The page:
No surprise as Evergreen State wolf numbers continue to grow, with the minimum count up 11 percent over 2018 to — at the very least — 145 wolves across the state, according to WDFW’s annual report released today.
This year’s figures do come with a caveat, as tribal wildlife managers on a huge North-central Washington reservation consider the species recovered there and are now putting less effort into tallying wolves.
Indeed, wolves are federally recovered throughout the eastern third of Washington, and both WDFW and the Colville Tribes report overall increases over the previous year — from 97 wolves to 108 in state-managed areas at the end of 2019, and from 28 to 37 on the reservation.
The growth reflects the 11th straight year of population gains for the apex predator species and comes despite nine wolves being removed by WDFW in response to livestock depredations, the legal harvest of six by tribal hunters, the justified shooting of two caught in the act of pursuing livestock, as well as several other deaths, including another by a cougar and one under investigation.
“The population continuing to recover is good news for wolf conservation but it can also bring additional challenges. Last year was particularly tough for wolf-livestock conflict management,” said WDFW Director Kelly Susewind in a press release. “We are working with citizens and communities to strike a balance so both livestock producers and wolves can share the landscape and thrive in Washington.”
WDFW reports 21 state packs and 10 successful state breeding pairs, compared to 22 and 11 in 2018. The Colvilles said they have five packs but did not report breeding pairs, though head counts of five, six, six, seven and nine for their quintet suggest there were probably several.
When news came out last month that the Colville Tribes would not be doing a year-end count, there was some worry that it might cause the state’s annual tally to drop, opening yet another avenue for pro-wolf fans to criticize Washington’s management.
But ultimately, tribal managers did provide some population info for the annual report, which WDFW characterized it thusly:
“The CTCR considers the population of wolves on their lands recovered and did not allocate resources into year-end counts for 2019. Numbers provided by CTCR reflect winter numbers incidentally gathered by biologists, hunters, trappers, and public observations rather than dedicated efforts to count wolves that include year-end track, aerial, and camera surveys conducted by WDFW and other co-managers for 2019. Therefore, it should be noted that these numbers are not comparable to previous year’s numbers and come with less certainty.”
WDFW’s annual report uses the word “minimum” around two dozen times to describe the count, and it openly acknowledges that “the actual number of wolves in Washington is likely higher.”
The count is done in winter, the low population ebb of wolves’ life cycle, and in the coming months many pups will be born, inflating the population temporarily. Since 2008, when the first pack, the Lookouts, were confirmed, minimum wolf numbers have grown at an average annual rate of 23 percent.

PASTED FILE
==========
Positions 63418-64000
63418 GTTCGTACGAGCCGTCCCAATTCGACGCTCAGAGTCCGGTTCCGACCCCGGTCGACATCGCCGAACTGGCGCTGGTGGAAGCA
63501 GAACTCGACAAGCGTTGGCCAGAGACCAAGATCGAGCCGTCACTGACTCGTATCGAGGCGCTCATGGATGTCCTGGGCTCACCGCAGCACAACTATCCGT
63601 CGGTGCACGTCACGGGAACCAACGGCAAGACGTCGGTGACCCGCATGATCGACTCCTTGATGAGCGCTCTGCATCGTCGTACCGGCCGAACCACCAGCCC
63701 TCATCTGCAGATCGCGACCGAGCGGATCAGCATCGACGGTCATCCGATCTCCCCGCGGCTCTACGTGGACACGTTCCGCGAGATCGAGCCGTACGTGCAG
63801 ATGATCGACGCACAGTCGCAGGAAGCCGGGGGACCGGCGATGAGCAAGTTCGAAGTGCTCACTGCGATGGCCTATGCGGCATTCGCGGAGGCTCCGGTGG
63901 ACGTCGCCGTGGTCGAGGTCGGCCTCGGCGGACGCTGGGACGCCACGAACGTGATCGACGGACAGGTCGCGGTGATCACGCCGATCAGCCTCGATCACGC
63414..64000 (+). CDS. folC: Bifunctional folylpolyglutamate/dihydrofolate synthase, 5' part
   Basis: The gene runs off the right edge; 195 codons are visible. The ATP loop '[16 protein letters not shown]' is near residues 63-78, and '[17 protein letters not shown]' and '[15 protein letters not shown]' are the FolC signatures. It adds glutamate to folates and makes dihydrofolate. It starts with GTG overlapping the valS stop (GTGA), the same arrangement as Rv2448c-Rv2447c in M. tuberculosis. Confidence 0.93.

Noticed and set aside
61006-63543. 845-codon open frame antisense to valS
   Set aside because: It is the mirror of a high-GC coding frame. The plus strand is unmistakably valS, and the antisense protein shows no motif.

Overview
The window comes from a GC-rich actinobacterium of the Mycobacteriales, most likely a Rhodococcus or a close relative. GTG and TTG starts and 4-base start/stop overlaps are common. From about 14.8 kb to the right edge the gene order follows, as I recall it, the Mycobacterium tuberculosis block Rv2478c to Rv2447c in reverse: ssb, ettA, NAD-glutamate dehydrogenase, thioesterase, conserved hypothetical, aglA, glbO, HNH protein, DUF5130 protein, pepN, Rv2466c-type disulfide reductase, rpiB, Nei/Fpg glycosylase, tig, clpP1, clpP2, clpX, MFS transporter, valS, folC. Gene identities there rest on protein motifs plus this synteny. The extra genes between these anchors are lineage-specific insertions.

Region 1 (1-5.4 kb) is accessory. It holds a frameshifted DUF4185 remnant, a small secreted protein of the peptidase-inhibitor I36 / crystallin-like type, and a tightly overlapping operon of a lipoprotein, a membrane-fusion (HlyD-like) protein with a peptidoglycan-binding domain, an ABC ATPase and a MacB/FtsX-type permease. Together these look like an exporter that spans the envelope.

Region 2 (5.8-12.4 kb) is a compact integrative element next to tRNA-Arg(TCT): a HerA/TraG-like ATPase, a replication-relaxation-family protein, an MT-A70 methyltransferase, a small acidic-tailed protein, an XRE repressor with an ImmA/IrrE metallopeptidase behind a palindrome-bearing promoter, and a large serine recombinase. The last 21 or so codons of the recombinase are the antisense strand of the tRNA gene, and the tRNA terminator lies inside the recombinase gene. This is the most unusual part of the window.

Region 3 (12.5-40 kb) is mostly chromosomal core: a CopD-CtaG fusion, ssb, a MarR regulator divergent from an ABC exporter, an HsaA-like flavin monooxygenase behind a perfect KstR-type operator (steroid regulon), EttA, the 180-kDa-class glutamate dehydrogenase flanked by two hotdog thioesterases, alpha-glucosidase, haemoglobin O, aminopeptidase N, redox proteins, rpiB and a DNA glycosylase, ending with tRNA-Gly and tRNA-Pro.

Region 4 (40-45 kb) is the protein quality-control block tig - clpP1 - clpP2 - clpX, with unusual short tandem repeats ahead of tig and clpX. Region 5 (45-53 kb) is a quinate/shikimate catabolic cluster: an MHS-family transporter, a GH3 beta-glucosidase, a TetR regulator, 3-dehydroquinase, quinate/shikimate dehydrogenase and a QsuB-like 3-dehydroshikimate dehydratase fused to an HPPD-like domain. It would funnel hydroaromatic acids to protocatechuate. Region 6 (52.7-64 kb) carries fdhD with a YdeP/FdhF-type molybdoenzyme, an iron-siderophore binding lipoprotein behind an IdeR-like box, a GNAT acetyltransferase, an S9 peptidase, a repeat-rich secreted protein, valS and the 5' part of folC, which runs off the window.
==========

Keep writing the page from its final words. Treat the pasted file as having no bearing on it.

As for 2019’s new packs, there were two, including one in central Okanogan County, a pair known as the Sullivan Creek wolves and which roam south of Loup Loup Pass between the lower Methow and Okanogan Valleys.
Unsurprisingly, there are also new occupants of a troubled landscape, the Kettle Pack, taking over in that part of Ferry County where the Old Profanity Pack was terminated last summer, and the Profanity Peaks before them.
Last year wolves were confirmed to have killed 14 cattle and injured another 11 statewide, mostly during the summer grazing season, though three cows “left behind” on Forest Service grazing allotments in 2018 were killed in January 2019, WDFW reported.
“We had more negative impacts to cattle and lethal removals last year than we’d like to see. It’s been a challenging situation, but ranchers are continuing to play an important role in reducing wolf-livestock conflict,” said WDFW wolf policy lead Donny Martorello. “And we are starting to see local, grass-root efforts to improve the use and effectiveness of non-lethal deterrents.”
While cattle mortalities reached their highest level yet last year, the overall number of depredations was seven less than 2018’s 32 deaths and injuries.
“WDFW spent a total of $1,518,659 on wolf management activities during 2019, including $134,937 in reimbursement to 33 livestock producers for Damage Prevention Cooperative Agreements–Livestock (DPCA-L) non-lethal conflict prevention expenses (range riding, specialized lighting and fencing, etc.), $251,100 for 11 contracted range riders, $8,773 to two producers for livestock losses caused by wolves, $30,103 to one producer for indirect losses, $128,613 for lethal removal operations in response to depredations on livestock, and $965,133 for wolf management and research activities,” the annual report states.